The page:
Why we need Wellesley-Hoskin separated bike lane and it needs political support
“Eventually you have to make some investments in cycling infrastructure and you can’t wait until there’s so many people demanding cycling. You have to take a lead in it and that way you’ll induce more people to cycle when they think it’s safer.”
-- Brandin O'Connor, Osgoode student, at the Wellesley-Hoskin first open house
The second public meeting for the Wellesley-Hoskin cycle track / separated bike lane project is coming up on Tuesday, September 11, 2012 from 4:30 to 7:30 PM, at Seeley Hall, Trinity College, 6 Hoskin Avenue. It's just west of Queens Park circle (apropos since it's one of the difficult and confusing areas to navigate).
Much of the criticism on Wellesley falls into the nitpicky category; we can easily lose track of the bigger picture. There are a number of good reasons why Wellesley-Hoskin is our best, realistic option for separated bike lanes. Let's debate the whole package. I do hope our councillors "take a lead" in building better bicycle infrastructure instead of their myopic "my ward is doing its own thing" view. Roads were never approved or debated on a ward-by-ward basis, it's not clear why, other than historical accident, that we do it with bike lanes.
Why Wellesley is the best choice for separated bike lanes:
- There are no alternatives. Bloor is politically unattainable for the foreseeable and would only be possible then in short sections with pro-cycling councillors and retail owners. Mayor Miller only gave us a study of Bloor, nothing more. Councillor Wong-Tam for all her opposition, has suggested no alternative route.
- It is linked to quite a few bike lanes. It helps improve the network.
- It's long. From Parliament to Ossington if we get our way.
- Queen's Park intersections are barriers. The intersection is dangerous on the west side of the park. Going eastbound from Wellesley to Hoskin is confusing. In fact there is no obvious route other than through the park where bikes are not technically allowed.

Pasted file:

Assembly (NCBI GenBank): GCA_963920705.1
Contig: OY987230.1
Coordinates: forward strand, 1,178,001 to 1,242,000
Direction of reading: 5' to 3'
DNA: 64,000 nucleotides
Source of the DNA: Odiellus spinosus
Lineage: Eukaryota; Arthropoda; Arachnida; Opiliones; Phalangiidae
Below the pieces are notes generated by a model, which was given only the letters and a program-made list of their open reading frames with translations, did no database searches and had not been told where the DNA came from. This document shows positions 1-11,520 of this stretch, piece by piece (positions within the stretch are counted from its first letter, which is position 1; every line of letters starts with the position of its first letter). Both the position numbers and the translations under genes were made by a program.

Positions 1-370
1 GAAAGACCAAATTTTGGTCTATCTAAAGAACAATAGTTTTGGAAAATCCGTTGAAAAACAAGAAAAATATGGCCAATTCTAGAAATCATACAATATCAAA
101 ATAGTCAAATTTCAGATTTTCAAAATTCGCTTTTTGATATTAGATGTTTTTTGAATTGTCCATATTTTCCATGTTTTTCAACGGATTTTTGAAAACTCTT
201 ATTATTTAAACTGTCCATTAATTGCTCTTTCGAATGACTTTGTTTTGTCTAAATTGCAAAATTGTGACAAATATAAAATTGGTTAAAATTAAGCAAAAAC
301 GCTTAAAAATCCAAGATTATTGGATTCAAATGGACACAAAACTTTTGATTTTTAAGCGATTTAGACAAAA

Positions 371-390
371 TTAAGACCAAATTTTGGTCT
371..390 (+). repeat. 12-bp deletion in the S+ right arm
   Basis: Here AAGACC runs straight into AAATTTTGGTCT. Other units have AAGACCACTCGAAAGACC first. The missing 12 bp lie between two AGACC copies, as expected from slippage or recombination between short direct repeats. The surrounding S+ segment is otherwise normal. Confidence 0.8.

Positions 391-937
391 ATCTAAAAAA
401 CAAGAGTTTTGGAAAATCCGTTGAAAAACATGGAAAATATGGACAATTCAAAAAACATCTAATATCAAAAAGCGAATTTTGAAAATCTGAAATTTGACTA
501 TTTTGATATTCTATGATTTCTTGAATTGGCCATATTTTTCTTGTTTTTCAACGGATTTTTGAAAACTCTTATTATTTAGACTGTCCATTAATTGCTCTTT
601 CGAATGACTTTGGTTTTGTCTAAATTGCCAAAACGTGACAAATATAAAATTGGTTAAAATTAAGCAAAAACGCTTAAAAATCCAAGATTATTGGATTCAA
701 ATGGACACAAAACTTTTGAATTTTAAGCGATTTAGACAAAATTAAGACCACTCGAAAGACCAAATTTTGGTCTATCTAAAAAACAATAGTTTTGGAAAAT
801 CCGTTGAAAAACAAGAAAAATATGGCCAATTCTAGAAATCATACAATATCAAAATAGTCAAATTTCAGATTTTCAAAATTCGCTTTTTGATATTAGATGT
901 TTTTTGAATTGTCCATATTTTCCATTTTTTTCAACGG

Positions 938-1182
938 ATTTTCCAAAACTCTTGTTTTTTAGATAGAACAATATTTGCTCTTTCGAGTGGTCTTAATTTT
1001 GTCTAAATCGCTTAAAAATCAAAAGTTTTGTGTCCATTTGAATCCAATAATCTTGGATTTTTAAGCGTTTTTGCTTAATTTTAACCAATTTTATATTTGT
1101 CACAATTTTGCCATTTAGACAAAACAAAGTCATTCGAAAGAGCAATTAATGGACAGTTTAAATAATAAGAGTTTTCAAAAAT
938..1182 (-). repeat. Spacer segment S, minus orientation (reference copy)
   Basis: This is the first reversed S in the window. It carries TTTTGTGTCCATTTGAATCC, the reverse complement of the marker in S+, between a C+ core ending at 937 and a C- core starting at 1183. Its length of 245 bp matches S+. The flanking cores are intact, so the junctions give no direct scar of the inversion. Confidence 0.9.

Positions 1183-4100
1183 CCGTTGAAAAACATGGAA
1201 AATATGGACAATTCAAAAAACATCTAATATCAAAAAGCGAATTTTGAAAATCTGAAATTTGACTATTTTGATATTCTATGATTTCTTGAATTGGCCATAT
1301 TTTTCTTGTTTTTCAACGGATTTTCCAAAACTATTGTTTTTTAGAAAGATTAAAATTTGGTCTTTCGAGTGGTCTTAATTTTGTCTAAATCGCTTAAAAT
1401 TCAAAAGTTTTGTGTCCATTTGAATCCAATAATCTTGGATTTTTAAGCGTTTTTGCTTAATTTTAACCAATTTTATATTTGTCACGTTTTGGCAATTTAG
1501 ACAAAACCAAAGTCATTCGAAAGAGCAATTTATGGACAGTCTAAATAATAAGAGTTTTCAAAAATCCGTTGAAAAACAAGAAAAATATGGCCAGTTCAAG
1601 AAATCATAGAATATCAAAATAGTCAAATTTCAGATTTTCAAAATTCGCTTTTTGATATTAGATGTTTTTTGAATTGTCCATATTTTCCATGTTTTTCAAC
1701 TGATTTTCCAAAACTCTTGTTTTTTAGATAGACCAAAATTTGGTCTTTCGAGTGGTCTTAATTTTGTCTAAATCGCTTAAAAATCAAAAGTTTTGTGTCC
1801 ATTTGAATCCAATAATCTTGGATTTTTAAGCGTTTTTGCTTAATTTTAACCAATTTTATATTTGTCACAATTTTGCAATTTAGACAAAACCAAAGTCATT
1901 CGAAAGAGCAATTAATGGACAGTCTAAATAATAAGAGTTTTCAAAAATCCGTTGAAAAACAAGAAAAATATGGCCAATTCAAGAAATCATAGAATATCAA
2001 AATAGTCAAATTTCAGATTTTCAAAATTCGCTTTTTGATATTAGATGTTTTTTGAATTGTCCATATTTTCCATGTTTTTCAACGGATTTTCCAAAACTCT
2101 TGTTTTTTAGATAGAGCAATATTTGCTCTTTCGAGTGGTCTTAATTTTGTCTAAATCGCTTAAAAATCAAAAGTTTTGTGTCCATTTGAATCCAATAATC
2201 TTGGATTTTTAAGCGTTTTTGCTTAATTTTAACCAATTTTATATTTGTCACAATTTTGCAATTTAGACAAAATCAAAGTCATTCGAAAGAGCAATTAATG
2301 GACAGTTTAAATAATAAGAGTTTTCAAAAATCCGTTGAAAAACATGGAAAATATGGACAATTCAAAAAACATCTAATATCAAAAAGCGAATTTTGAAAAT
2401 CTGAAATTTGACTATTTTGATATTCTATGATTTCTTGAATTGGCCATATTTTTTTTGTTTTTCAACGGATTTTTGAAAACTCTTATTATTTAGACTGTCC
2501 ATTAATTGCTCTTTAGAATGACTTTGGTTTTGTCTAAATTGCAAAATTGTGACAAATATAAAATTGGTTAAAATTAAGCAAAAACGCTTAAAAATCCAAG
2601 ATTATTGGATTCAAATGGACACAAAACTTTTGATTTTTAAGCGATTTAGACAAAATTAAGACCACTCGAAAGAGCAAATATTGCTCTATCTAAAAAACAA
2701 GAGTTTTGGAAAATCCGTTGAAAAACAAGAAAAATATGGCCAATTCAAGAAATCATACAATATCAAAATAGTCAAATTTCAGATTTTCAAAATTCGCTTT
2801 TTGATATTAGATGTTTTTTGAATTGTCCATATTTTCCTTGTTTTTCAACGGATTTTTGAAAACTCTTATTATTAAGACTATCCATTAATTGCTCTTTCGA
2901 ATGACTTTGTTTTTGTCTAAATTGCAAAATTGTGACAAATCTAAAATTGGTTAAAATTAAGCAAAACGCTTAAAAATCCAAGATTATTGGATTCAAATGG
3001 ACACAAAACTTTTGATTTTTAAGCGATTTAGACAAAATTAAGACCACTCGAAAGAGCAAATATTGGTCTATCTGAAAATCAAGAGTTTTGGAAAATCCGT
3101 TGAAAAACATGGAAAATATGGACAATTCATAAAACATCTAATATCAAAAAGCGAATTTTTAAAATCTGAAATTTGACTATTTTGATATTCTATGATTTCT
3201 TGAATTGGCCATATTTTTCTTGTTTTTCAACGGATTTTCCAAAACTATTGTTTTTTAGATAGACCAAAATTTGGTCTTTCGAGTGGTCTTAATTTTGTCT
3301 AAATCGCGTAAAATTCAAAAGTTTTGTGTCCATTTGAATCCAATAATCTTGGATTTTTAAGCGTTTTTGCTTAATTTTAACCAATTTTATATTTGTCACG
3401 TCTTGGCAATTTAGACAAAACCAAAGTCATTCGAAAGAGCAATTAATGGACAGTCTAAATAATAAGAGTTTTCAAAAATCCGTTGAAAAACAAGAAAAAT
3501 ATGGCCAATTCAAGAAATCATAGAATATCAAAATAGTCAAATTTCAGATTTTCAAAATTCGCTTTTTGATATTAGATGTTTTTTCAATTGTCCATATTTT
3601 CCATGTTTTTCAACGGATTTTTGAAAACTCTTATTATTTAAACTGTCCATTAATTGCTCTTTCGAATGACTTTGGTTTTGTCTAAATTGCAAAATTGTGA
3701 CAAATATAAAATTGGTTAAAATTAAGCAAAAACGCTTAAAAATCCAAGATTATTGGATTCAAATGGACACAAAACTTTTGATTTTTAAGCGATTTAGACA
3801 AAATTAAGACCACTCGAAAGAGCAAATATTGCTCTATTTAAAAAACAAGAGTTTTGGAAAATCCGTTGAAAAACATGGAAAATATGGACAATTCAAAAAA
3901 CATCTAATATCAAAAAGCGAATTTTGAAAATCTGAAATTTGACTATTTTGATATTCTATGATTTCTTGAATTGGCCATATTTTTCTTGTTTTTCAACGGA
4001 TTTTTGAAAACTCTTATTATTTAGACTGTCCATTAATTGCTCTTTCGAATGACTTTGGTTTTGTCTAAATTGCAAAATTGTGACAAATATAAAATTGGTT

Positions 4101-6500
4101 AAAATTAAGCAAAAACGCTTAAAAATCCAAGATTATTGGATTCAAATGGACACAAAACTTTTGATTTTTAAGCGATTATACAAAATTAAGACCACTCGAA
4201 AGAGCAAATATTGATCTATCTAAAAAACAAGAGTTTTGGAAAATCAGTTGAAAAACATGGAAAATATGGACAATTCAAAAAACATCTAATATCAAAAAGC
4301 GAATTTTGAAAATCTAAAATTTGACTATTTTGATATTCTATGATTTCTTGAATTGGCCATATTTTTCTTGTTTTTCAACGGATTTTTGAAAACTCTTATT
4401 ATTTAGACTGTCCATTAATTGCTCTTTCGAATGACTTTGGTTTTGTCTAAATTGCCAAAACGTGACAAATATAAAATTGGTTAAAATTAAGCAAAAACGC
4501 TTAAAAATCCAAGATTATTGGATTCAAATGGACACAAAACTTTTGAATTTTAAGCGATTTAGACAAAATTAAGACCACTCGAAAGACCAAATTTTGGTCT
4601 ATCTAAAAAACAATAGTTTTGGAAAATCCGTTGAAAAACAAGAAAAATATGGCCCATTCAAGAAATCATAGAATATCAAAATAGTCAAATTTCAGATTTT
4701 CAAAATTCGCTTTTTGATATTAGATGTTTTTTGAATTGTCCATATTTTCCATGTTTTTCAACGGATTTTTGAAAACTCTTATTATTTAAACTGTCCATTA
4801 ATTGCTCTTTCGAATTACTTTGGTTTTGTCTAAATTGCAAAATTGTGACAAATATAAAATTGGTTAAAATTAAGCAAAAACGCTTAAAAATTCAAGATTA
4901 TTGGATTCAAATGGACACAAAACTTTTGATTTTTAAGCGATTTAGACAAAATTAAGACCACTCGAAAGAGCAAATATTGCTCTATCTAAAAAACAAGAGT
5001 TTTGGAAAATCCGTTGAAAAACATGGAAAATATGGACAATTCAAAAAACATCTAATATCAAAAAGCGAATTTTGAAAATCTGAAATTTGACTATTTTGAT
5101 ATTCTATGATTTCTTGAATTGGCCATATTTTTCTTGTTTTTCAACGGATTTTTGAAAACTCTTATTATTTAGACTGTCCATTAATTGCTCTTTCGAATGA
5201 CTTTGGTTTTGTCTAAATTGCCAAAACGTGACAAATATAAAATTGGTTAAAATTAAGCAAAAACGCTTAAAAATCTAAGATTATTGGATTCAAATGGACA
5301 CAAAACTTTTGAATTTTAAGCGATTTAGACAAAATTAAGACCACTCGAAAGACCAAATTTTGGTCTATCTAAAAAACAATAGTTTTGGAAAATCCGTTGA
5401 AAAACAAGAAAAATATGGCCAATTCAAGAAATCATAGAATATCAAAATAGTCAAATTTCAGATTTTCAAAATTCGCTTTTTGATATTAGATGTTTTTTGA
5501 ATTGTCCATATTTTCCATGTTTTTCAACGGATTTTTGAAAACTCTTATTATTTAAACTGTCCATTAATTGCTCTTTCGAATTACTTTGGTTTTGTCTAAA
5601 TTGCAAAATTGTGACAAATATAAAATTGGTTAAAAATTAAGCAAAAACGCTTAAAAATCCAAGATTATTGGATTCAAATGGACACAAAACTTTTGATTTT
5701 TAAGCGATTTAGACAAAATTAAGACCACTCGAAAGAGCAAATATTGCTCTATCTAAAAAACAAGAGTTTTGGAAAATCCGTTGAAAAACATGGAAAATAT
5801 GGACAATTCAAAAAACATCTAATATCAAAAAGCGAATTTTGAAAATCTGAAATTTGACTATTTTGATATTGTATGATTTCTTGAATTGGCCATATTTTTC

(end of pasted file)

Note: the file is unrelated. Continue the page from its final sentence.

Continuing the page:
- Wellesley-Hoskin is what's on the table. Even if there was a better option, if we don't approve this, there will be no other proposals for some time.
- It will fill in the Harbord gap This plan will help us complete the route. Staff promised to fill it in 2010 but didn't deliver.
- There is limited retail and limited parking. Makes it much easier to remove remaining.
- There are no streetcar tracks. All the other long east-west streets around there, other than Bloor have streetcars and have little room for bike lane as is.
- Goes through the university. Lots of students cycle.
- Removing left turn lanes makes the street safer for everyone. If they remove left turn lanes to install the cycle tracks, the street will be safer for pedestrians, cyclists, and even drivers.
- Removes the dangerous door zone. By removing parked cars we'll have fewer injuries and deaths from drivers opening car doors into cyclists paths.
- Cycle Toronto is fully behind it. Cyclists need to squeeze benefits regardless of the politician. It's not like the progressive politicians got us a whole lot. We hear pro-cycling talk from downtown politicians but little action.
- The Bike Plan is dead. The Bike Plan was a political document and it expired last year. We need to do what is politically feasible.
- Cycle tracks are popular. They encourage many more people to cycle more regularly.
- Cycle tracks are safer. Studies in Vancouver, Montreal and New York are showing that cycle tracks are safer.
- The bike lane widths can increase. Most will become much wider than our typical painted bike lanes, with no interference from car doors.
Wellesley, unfortunately, may end up being one of the easier. But getting it means getting cycle tracks on streets like Bloor Street much more likely.
So let's build it already. (But first go to the September open house).